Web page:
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The Wonderful World of Colour Therapy

by Adam Howarth, Editor
Wonderful World of Colour Therapy

The Wonderful World of Colour Therapy is by our well-being expert Emma Sims

For many years, black was my favourite colour. I remember my mum saying, ‘I wish you’d wear more pink!’, but I had an aversion to pink and blue.

As I came to understand the subtle associations colours can have as a supplement to health and well-being, their pull or repulsion, and what that can reveal, I learnt to love them all. Nowadays, my preference is for pink!

Inner Searching and Reflection

Photo by Sharon McCutch

Consider now your favourite and your least favourite colours, then have a look below at some meanings. They’re indicators and won’t be true for all; take what is meaningful for you. For example, black can be helpful for those who want to fade into the background. It’s a colour for inner searching and reflection, which made sense back then.

Red is a colour of passion, ambition, energy, and vitality, but it can be inflammatory physically and mentally, hence its relationship to anger and danger. Great to wear if you need a boost for a demanding day at work.

Orange, the colour of joy, can liberate our emotions, both positive and negative. It may stimulate appetite, links with reproductivity, and helps with self-pity and unwillingness to forgive. The peach and apricot shades can help with nervous exhaustion and burn-out.

Focus, Concentration and Memory

Yellow is the colour of the gut-brain axis as it stimulates mental processes such as focus, concentration and memory, and our digestion. An uplifting, energising colour for self-confidence and optimism.

Green is balancing and may soothe stress. It links with nourishment and can help with emotional trauma, grief, the heart and lungs. It relaxes us and gives us a feeling of space.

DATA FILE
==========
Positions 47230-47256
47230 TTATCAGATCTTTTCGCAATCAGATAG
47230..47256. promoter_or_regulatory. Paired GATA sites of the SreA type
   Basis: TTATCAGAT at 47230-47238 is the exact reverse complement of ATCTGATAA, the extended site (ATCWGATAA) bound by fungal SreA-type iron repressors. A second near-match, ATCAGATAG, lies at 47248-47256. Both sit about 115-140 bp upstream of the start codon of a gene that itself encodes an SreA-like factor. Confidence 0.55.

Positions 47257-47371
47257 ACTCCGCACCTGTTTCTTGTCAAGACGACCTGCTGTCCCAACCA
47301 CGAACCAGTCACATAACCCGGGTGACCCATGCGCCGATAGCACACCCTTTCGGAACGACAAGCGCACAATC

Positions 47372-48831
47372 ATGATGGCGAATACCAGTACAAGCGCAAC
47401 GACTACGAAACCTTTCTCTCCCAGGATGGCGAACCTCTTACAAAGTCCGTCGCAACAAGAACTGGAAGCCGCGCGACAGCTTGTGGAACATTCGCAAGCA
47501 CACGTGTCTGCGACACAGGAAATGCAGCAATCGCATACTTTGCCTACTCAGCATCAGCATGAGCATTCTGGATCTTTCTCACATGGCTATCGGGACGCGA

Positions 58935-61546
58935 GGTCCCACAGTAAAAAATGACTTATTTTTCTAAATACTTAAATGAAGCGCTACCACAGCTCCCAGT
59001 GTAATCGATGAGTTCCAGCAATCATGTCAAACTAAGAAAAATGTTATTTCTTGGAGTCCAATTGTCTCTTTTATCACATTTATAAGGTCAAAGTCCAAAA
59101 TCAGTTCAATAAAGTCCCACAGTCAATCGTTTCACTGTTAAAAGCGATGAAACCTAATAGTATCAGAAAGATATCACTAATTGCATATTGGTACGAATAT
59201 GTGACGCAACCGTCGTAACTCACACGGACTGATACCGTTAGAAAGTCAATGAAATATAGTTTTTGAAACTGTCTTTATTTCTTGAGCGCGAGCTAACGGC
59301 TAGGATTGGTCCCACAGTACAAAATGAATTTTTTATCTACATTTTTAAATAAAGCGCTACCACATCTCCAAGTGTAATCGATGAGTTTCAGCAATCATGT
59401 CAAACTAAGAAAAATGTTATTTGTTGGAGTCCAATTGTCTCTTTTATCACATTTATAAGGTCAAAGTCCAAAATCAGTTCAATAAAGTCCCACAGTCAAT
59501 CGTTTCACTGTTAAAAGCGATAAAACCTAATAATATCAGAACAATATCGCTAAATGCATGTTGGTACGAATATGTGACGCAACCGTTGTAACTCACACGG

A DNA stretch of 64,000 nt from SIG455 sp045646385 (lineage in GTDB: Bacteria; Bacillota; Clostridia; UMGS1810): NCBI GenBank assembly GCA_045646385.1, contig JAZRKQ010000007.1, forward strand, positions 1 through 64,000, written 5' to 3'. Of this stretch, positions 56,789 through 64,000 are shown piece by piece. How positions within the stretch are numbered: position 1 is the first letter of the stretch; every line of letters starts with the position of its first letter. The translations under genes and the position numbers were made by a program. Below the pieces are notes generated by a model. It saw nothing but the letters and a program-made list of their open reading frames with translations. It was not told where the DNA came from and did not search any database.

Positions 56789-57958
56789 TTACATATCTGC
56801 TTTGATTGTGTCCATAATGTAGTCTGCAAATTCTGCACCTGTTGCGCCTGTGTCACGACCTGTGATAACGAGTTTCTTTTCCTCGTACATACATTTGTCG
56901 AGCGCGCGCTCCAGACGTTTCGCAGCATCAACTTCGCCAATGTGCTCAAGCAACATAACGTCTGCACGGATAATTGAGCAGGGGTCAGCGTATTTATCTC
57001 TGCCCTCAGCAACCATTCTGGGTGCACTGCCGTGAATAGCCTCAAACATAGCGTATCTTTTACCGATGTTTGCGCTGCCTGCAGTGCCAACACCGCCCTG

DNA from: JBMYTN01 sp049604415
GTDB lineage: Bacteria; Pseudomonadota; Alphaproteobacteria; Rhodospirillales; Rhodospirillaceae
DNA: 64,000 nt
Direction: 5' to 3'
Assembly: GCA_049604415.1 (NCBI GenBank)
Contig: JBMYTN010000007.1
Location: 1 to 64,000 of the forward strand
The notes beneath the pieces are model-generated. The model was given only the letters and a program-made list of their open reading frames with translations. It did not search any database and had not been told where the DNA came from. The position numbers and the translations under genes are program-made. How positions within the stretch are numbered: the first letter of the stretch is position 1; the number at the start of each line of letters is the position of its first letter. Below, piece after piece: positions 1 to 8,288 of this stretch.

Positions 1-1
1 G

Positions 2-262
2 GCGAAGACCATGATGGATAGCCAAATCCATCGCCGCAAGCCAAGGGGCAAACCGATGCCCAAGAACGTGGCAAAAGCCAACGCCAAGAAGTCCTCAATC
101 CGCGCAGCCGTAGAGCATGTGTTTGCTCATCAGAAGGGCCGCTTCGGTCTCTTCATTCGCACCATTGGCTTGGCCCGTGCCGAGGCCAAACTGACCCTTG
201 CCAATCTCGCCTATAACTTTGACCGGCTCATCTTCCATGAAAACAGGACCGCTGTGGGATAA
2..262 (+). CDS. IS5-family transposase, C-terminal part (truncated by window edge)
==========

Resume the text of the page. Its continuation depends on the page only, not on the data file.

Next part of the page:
Turquoise may support the immune system, soothing mental strain especially for sensitives – think of the sea. Blue cools and is calming and quietens that “hustle and bustle” feeling of stress. It pacifies and encourages speech and communication where that’s difficult. As an anti-inflammatory, it may help with sore throats. 

Violet may be helpful for mental and emotional disorders, such as obsessions and combatting fear and other emotional disturbances. A sedative colour, it can help some people with headaches and may aid sleep.

Compassion, Support and Kindness

Magenta is a colour of spiritual change I see around people coming for a reading. For those worried or despondent, it indicates spiritual upliftment. It’s excellent for compassion, support and kindness.

And pink? Well, what about that one? It represents self-love, nurturing and compassion and calms irritation, over-sensitivity and vulnerability. I needed a lot of that back then!

Introducing more colours may bring subtle or apparent benefits by the mindful use of clothing, accessories, décor, aromatherapy oils, plants and flowers. Eating colourful foods are also linked to higher proportions of healthful antioxidants. Looking to surround ourselves with a rainbow of colours helps us absorb the beneficial frequencies, inspiration and beauty of colour.

Whatever your colour, surrounding yourself with a rainbow is not an overnight quick fix but indeed a journey worth pursuing.

About the Author – Emma Sims

Emma Sims

Emma Sims is a complementary holistic therapist, intuitive practitioner and Reiki teacher with 20+ years’ experience in this field. She has a clinic at the Community Resource Centre in Gwersyllt.

Obtain further details from emmasims.co.uk.

We hope you enjoyed reading about The Wonderful World of Colour Therapy. Please see our other articles on Lifestyle and Well-Being.

Main image by Giulia May.

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